I wish we could have gone bowling though! I've gotten addicted after going Super Bowling and for Chad's birthday.

Sunday, March 2, 2008

True Identity

JD talked about Jesus's trial and death this morning.  He talked about how Christians chose an odd symbol (an object of torture, no less!) to be the rallying point of our faith, and why.  He said many use the cross to induce guilt, or they feel guilt when they think of the cross.  The other side of the coin is that we often think the cross was simply an example of God's love for us. (JD counters: why would you allow yourself to be killed to show somebody you loved them?)

(Aside: last week's talk was amazing. Stop-what-you're-doing-and-listen-now amazing. Never again will I read the Garden of Gethsemene story in the same way.)

In reality, the cross shows the gruesomeness, the true horror of our sin.  That's what we deserved; that's how disgusting our sin is to God. We don't like thinking of that.  But Jesus had to die exactly in that way to work salvation for all people, and his death was totally sufficient! Nothing more is needed from us.

Louie Giglio spoke at Passion 05 about our identity as Saved Ex-Sinners.  He said we often sit in this "woe is me, wretched sinner that I am!" I was astounded when he charged us to think of ourselves as saints already, rather than sinners... "you big bunch of saints!! stop sinning, and believing the lie that anything is better than Jesus."  For crying out loud, the "same power is in us that raised Christ Jesus from the grave." The power of the Creator of All Things!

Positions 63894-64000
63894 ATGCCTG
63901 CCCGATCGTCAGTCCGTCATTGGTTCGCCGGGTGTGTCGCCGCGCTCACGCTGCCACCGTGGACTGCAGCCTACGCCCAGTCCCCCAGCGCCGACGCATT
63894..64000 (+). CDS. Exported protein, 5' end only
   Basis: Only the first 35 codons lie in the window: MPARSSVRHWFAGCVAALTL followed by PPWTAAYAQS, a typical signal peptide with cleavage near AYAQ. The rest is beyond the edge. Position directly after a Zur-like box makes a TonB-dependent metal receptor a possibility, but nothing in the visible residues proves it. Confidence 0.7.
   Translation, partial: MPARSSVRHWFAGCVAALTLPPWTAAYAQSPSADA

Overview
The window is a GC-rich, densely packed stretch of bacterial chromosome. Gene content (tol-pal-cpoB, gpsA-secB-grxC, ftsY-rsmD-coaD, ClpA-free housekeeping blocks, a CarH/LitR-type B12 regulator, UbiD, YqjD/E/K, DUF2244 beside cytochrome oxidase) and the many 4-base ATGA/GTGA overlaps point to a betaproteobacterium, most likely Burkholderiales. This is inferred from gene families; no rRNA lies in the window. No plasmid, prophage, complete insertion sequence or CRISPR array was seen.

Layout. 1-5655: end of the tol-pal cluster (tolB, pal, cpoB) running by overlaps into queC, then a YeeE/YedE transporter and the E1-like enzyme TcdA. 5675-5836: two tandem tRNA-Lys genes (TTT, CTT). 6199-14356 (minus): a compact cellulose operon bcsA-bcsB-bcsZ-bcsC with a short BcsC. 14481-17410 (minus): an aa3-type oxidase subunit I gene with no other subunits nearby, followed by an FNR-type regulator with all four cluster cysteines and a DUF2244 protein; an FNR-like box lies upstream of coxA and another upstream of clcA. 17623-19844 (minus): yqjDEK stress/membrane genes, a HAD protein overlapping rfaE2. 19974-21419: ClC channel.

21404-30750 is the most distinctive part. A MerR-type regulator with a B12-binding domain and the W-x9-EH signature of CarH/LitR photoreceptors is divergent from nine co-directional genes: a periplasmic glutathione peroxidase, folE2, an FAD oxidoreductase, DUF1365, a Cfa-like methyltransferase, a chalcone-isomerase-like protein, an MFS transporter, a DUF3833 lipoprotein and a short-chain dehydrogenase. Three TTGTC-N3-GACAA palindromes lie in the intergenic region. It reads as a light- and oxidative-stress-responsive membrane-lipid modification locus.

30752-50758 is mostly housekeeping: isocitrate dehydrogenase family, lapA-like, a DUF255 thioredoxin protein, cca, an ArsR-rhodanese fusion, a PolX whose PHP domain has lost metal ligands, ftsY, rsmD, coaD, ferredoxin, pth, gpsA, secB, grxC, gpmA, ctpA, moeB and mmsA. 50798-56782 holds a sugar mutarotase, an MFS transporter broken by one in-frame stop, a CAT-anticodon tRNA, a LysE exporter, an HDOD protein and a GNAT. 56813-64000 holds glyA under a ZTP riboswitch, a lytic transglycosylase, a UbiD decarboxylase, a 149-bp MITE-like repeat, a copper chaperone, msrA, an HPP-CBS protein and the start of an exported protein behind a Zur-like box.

And then at Passion 07, John Piper spoke about committing sin, repenting, and then denying the evil one's lies that we are useless to God because of our failure. Our failure changes nothing about who God is and who we are and it certainly does not mean that we are useless.

Second aside: I find it fascinating how God chooses to use our starkest failings or shortcomings as the canvas for His most glorious artworks. (Isaiah's unclean lips, Moses's stutter, Jacob's faithlessness & dishonesty, Abraham's age, Mary's virginity, Hannah's barrenness...)

All three of those speakers have given me something.  From JD, I am again convinced that my identity is Redeemed, "not of my own striving" but only of His doing.  From Louie, I can see myself as already considered Holy, thanks to the imputation of Jesus's life and death to my account. God sees me as He sees Jesus. That in and of itself is beyond comprehension. (I like to comprehend things; I don't like this unfamiliar Impossible.) And from Pastor John, I am empowered to serve the God whom I have offended countless times but who has continued to love and bless me.

Do not gloat over me, my enemy! Though I have fallen, I will rise.
Though I sit in darkness, the Lord will be my light.
Because I have sinned against him, I will bear the Lord's wrath,
until He pleads my case and establishes my right.
He will bring me out into the light; I will see His righteousness.
-Micah 7:8-9